perverse sheaves – Decomposition of direct image of a smooth morphism, Deligne’s theorem, motives

Let $f : X to Y$ be projective and smooth morphism of complex algebraic varieties. Here we care about the algebraic topology of $X$ and $Y$, so use classical topology for simplicity.

I can take the constant sheaf $mathbb{Q}_X$ and (derived) push it forward to get $f_* mathbb{Q}_X in D^b_c(Y,mathbb{Q})$. There is a celebrated theorem of Deligne that $f_* mathbb{Q}_X$ is semi-simple, i.e. isomorphic to a direct sum of its cohomology sheaves. The argument uses hard Lefschetz along the fibres. (It is also true that each summand is a semi-simple local system, as a polarizable VHS, however I want to ignore that extra piece of information below.)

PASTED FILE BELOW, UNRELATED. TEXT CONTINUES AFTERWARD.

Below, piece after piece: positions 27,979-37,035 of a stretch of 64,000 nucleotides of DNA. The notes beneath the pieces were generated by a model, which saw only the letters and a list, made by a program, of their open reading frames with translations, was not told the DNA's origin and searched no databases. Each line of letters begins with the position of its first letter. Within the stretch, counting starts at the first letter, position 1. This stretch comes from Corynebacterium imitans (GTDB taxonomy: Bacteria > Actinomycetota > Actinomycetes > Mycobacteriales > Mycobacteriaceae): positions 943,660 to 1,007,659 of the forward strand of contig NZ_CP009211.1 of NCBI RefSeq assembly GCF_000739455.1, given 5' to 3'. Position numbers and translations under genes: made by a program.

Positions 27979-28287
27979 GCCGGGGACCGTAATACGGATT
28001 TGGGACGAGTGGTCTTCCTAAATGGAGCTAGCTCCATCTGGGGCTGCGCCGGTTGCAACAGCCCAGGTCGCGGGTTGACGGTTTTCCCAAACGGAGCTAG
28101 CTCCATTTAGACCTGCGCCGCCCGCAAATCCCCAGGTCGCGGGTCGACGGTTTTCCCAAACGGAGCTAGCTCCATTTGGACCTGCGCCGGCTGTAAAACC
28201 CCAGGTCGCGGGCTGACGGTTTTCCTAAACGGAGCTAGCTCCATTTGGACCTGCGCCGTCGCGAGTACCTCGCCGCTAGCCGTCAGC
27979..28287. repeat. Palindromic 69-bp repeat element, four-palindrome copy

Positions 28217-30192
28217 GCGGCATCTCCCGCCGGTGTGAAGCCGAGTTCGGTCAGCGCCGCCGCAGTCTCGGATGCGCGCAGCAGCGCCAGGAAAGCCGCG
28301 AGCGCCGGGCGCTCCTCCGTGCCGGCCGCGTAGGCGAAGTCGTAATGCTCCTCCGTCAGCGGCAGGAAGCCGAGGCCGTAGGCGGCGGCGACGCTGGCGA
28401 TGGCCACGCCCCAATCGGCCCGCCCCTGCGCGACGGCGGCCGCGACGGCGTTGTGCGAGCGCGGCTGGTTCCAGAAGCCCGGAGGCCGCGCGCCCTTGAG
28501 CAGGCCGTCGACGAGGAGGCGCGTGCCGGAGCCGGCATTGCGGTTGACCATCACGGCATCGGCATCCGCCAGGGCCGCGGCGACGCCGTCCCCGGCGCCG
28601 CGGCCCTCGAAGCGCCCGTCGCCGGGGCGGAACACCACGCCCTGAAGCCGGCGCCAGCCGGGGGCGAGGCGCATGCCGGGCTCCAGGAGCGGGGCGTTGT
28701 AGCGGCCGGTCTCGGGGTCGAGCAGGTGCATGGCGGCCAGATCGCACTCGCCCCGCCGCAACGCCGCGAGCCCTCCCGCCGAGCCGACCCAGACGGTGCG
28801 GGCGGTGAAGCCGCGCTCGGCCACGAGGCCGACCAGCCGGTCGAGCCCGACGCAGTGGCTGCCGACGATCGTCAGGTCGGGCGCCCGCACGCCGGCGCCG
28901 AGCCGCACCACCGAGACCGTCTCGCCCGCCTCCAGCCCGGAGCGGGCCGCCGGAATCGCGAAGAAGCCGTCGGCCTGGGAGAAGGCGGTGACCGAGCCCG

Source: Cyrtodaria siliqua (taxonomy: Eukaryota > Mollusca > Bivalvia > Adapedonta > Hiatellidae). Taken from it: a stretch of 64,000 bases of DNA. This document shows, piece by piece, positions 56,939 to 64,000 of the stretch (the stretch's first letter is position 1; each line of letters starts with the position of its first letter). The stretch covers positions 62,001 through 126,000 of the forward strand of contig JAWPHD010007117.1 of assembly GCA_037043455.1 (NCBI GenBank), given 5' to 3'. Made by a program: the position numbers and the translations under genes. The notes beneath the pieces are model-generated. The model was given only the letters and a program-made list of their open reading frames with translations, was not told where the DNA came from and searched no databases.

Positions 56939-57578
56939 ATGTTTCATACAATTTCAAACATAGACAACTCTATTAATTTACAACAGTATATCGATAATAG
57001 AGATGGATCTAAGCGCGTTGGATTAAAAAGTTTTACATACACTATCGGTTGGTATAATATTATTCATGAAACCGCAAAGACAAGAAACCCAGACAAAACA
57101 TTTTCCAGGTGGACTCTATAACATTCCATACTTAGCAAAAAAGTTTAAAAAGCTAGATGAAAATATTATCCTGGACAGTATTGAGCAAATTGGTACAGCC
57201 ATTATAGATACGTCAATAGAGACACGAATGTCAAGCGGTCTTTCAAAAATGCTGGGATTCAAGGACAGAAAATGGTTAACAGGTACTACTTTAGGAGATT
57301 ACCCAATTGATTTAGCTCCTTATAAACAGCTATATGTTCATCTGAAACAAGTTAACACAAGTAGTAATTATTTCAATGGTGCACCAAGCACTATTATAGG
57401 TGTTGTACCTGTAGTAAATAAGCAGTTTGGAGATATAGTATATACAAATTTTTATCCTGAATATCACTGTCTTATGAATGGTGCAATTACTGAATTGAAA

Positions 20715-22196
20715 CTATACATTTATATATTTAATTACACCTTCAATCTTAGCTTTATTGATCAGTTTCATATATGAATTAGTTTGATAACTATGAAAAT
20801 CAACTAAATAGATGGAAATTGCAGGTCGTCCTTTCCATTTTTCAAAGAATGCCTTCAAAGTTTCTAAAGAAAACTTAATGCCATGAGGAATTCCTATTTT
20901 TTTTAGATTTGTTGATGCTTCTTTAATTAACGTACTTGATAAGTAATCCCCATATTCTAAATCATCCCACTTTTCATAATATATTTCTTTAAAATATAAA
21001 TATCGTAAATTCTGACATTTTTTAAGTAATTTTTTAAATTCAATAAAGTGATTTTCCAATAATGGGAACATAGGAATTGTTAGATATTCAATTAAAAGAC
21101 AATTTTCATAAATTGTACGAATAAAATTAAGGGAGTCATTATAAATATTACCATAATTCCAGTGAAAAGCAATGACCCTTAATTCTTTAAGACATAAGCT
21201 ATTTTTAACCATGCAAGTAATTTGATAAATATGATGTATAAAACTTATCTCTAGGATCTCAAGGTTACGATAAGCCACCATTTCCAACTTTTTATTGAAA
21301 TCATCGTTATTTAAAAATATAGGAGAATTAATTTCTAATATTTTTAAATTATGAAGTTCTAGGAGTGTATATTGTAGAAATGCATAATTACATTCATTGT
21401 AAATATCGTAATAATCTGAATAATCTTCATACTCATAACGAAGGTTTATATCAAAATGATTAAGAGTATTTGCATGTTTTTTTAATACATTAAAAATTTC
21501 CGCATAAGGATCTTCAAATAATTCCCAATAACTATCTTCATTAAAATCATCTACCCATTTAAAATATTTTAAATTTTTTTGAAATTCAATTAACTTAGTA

Suppose I replace $mathbb{Q}$ with $k := mathbb{F}_p$.

Question: Is it true that $f_* k_X in D^b_c(Y,k)$ is always semi-simple? That is, does it always split as a direct sum of its (not-necessarily semi-simple) cohomology sheaves.

I had always assumed the answer was no, but woke up this morning feeling unusually optimistic. (I have tried several times to produce a counter-example.) I understand that this is deep water, and I am happy with a heuristic answer either way (potentially using motives).